Starting anything is always the hardest part. I’ve noticed over the last few years, though, that sometimes I feel stuck and immobile in a way that doesn’t seem, for want of a more nuanced term, ‘normal’. Ripping off the band-aid from inaction to action is often helpful, but some days, especially after great stress, I feel the frozen paralysis that I am now starting to understand as trauma. There have been some Larger Traumas, and compiled with many secondary traumas and unyielding stress over the last few years…. well, no wonder I felt exhausted and burnt out this summer.
In looking to healing, I have begun reading Waking the Tiger by Peter A. Levine.
From Chapter 8,”How Biology Becomes Pathology: Freezing”
“Trauma symptoms form in a spiraling process that begins with primitive biological mechanisms. At the core of this process is the immobility or freezing response, a defense mechanism summoned by the reptilian brain.
In response to threat, the organism can fight, flee, or freeze. These responses exist as parts of a unified defense system. When fight and flight responses are thwarted, the organism instinctively constricts as it moves toward its last option, the freezing response. As it constricts, the energy that would have been discharged by executing the fight or flight strategies is amplified and bound up in the nervous system. In this emotional and anxious state, the now-frustrated fight response erupts into rage; the frustrated flight response gives way to helplessness. The individual who has moved into the stage characterized by rage or helplessness still has the potential to move abruptly back into a frantic flight response or a raging counter attack. If the organism is able to discharge the energy by fleeing or defending itself and thus resolves the threat, trauma will not occur.
Another possible scenario is that constriction will continue until the rage, terror, and helplessness have built up to a level of activation that overwhelms the nervous system. At this point, immobility will take over and the individual will either freeze or collapse. What happens then is that the intense, frozen energy, instead of discharging, gets bound up with the overwhelming, highly activated, emotional states of terror, rage, and helplessness.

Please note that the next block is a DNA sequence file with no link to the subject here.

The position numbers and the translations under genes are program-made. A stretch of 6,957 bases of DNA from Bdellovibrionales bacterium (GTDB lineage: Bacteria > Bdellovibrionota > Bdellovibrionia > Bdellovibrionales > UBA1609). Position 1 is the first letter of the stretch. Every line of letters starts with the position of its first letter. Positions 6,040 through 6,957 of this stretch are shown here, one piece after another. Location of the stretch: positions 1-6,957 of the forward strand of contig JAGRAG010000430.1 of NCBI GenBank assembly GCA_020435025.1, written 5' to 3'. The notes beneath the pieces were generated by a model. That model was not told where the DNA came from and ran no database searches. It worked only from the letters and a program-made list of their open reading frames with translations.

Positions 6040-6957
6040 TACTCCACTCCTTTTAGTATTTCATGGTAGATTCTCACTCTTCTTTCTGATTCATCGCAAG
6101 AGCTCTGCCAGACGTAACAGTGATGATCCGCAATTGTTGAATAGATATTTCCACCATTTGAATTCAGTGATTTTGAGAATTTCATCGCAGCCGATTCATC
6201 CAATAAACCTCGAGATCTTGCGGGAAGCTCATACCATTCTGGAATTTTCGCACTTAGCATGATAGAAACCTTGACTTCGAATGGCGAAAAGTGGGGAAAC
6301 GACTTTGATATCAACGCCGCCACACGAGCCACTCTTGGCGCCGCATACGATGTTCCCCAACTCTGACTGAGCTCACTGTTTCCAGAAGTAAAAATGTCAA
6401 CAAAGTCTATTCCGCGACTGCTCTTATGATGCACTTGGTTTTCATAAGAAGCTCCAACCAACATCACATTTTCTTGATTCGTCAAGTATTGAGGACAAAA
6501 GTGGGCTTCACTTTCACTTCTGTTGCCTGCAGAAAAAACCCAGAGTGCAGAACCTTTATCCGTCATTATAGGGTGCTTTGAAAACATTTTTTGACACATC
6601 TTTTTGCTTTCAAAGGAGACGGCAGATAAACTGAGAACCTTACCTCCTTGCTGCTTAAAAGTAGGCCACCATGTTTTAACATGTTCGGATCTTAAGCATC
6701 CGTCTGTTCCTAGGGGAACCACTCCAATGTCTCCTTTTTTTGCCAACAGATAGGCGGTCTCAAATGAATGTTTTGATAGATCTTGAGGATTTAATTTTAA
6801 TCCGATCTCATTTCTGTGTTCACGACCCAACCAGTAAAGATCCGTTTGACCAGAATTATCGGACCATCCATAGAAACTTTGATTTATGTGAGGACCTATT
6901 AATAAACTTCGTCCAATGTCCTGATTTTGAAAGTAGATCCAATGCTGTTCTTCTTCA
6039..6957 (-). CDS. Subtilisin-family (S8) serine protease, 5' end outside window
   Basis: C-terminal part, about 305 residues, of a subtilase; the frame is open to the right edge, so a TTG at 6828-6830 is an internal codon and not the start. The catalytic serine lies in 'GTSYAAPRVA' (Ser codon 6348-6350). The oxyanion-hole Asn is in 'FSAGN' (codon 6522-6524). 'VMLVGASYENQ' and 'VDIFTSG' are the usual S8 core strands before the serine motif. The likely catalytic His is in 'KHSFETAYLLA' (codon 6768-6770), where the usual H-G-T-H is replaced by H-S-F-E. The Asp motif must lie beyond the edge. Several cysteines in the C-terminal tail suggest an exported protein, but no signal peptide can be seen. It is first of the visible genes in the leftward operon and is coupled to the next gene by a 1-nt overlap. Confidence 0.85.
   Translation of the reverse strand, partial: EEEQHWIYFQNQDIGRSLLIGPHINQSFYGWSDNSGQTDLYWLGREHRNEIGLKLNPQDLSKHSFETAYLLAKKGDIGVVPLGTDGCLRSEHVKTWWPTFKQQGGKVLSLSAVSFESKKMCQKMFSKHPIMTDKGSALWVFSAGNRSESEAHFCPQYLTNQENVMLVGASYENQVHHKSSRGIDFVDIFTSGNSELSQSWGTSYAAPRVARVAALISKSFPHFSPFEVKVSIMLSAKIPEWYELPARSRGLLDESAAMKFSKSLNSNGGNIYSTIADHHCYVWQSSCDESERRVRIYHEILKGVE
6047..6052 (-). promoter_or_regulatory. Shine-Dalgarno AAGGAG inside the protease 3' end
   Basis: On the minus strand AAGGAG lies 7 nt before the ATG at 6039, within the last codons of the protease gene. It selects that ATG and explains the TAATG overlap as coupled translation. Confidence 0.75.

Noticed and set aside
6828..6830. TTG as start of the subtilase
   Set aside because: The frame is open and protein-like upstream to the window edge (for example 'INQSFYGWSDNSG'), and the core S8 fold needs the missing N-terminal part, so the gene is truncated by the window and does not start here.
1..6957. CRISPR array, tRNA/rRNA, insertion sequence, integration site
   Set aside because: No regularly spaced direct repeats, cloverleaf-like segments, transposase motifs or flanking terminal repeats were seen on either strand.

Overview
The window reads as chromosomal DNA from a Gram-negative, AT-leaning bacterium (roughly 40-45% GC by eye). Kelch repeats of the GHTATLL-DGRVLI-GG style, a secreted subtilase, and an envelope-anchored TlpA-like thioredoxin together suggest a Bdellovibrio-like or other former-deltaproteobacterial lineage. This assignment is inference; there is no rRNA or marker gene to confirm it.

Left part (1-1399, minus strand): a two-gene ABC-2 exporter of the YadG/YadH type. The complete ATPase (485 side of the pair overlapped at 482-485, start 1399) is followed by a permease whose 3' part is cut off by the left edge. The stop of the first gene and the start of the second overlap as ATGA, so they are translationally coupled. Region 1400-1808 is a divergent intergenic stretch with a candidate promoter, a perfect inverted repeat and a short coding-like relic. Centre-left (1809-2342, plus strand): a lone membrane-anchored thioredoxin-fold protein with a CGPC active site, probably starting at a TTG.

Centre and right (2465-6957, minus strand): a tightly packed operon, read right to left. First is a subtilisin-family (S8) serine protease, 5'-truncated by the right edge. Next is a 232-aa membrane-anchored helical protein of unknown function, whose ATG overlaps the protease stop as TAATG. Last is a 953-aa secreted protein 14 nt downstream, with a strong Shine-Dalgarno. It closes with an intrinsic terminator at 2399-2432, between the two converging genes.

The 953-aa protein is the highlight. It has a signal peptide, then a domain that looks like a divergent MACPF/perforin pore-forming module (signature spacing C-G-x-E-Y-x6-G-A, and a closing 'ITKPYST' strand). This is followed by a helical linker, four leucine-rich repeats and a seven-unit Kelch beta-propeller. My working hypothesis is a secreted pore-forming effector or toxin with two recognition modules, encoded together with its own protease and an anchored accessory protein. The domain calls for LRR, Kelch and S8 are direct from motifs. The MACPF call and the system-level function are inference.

….The duration of the immobility response in animals is normally time-limited; they go in and they come out. The human immobility response does not easily resolve itself because the supercharged energy locked in the nervous system is imprisoned by the emotions of fear and terror. The result is that a vicious cycle of fear and immobility takes over, preventing the response from completing naturally. When not allowed to complete, these responses form the symptoms of trauma. Just as terror and rage figured in the onset of the freezing response, they will now contribute greatly to its maintenance–even though there is no longer any actual threat present.
…In post-traumatic anxiety, immobility is maintained primarily from within. The impulse towards intense aggression is so frightening that the traumatized person often turns it inward on themselves rather than allow it external expression. This imploded anger takes the form of anxious depression and the varied symptoms of post-traumatic stress…. trauma victims beginning to exit immobility are often trapped by their own fear of abrupt activation and their potential for violence. They remain in a vicious cycle of terror, rage, and immobility. They are primed for full out escape or raging counter-attack, but remain inhibited because of fear of violence to themselves and others.” (pages 99-103)
I don’t really have anywhere to go with this, I’m just beginning to digest the meaning of it all. But I do understand that healing involves connecting with my body. This also affirms my belief that I did not have the amount of energy I needed to work in an emotionally exhausting, intense job anymore. Slowly I am releasing energy and healing– and finding I have more energy to be present and am more focused –and peaceful–as a result.